Suddenly there was an earthquake, so violent that the foundations of the prison were shaken; and immediately all the doors were opened and everyone's chains were unfastened. The jailer woke up and assuming that any reasonable prisoner would have escaped moves to take his own life. Many people with less integrity than Paul would have seen this as God's punishment for their unjust treatment of them. Another person with less integrity would have sat and waited to see God's actions; but Paul moves with mercy to save the jailer's life. "Do not harm yourself, for we are all here."

            The world is divided into three categories, those that see the glass half full, those that see the glass half empty and those that believe it is only half a glass. Some Christians would concentrate on the miracle of the earthquake. They would get excited about the power of God, they would expect to receive their own miracle: healing, a job, riches, blessings upon blessings. The church would grow attracting those that want to claim it. They would gather to sing: "My God is an awesome God. He reigns from heaven above with wisdom, power and love. My God is an awesome God." Anything negative they would interpret as a sign of lack of faith.

            On the other hand there will be those that would concentrate on the beating and the imprisonment. They are the ones that see the glass half empty. Under that king of ministry the church would grow attracting those that are motivated by fear. Just like those leading the event in Ocean Grove that wonder what would happen to a nation that stops blessing Israel. The will gather and sing: "We are often destitute of the things that life demands, want of food and want of shelter, thirsty hills and barren lands; we are trusting in the Lord, and according to God's word, we will understand it better by and by."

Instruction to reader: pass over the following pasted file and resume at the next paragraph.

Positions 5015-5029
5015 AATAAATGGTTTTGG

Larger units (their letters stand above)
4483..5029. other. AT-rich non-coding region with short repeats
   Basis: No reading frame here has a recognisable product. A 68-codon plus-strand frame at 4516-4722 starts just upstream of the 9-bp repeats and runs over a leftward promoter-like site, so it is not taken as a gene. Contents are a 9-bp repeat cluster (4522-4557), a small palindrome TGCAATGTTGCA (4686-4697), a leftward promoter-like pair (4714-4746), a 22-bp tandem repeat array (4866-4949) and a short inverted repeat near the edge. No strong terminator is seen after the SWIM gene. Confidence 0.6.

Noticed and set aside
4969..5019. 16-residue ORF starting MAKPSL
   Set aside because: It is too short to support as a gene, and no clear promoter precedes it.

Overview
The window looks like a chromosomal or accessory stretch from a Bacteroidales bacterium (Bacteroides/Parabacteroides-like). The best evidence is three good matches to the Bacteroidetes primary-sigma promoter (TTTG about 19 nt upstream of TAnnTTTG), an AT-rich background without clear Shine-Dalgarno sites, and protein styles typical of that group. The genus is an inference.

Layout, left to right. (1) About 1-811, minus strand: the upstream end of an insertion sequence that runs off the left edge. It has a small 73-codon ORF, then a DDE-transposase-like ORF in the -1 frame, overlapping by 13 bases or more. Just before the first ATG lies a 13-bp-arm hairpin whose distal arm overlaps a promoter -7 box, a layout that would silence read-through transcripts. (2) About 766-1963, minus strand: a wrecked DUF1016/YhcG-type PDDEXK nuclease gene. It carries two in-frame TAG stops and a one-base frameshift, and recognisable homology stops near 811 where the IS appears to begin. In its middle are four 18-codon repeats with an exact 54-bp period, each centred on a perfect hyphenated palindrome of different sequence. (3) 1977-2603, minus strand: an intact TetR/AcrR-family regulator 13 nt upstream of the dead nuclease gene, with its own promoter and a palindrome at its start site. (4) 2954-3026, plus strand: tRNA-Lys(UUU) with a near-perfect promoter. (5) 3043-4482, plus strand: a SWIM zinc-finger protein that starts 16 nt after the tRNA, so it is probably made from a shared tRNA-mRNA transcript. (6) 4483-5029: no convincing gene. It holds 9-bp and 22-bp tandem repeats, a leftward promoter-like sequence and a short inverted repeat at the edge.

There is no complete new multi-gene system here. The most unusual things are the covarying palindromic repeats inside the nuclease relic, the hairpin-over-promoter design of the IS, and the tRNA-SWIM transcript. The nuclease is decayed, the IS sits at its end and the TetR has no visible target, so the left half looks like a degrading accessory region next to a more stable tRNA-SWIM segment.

Then there are those that know that the glass is neither full nor empty, that it is really only half glass. They celebrate the miracle of the earthquake but remember that before the earthquake there was the beating and the unjust imprisonment. It is indeed easier to talk about a glass half full or half empty. This conversation provides easy answers to the questions of faith and life. But it lacks integrity in the sense of wholeness. When you look at the whole gospel you discover the complexities of life and faith.

            In the African American experience the liberating actions of God in the book of Exodus played a key role for hope. That hope was also found by Latin American theologians as they developed liberation theology. For people that are oppressed, the story of a God that intervenes in history calling the Egyptians to let God's people go can only bring a spirit of hope and praise. But it would lack integrity to only talk about the Exodus without considering that many generations were born in slavery before God heard their cry and liberated them. To ignore the long time that the people waited is to lack integrity.

            The jailer saw the witness of Paul and fell down trembling before Paul and Silas. Then he brought them outside and said, "Sirs, what must I do to be saved?" They answered, "Believe on the Lord Jesus, and you will be saved, you and your household." We may be tempted to simplify the story by proposing that God put Paul and Silas through all that in order to save the jailer. But God does not put us through hell in order to take us to heaven. Jesus already descended to hell so that we do not have to.

            The fact is that in the gospel there are no easy answers. There is not a key to understand God's action in the world. Ultimately God Calls us like Abraham to follow God without a clear sign of where we are going. Following God with integrity we know that we will have to carry a cross some time. But we also know that God's ultimate goal is to change it someday for a crown.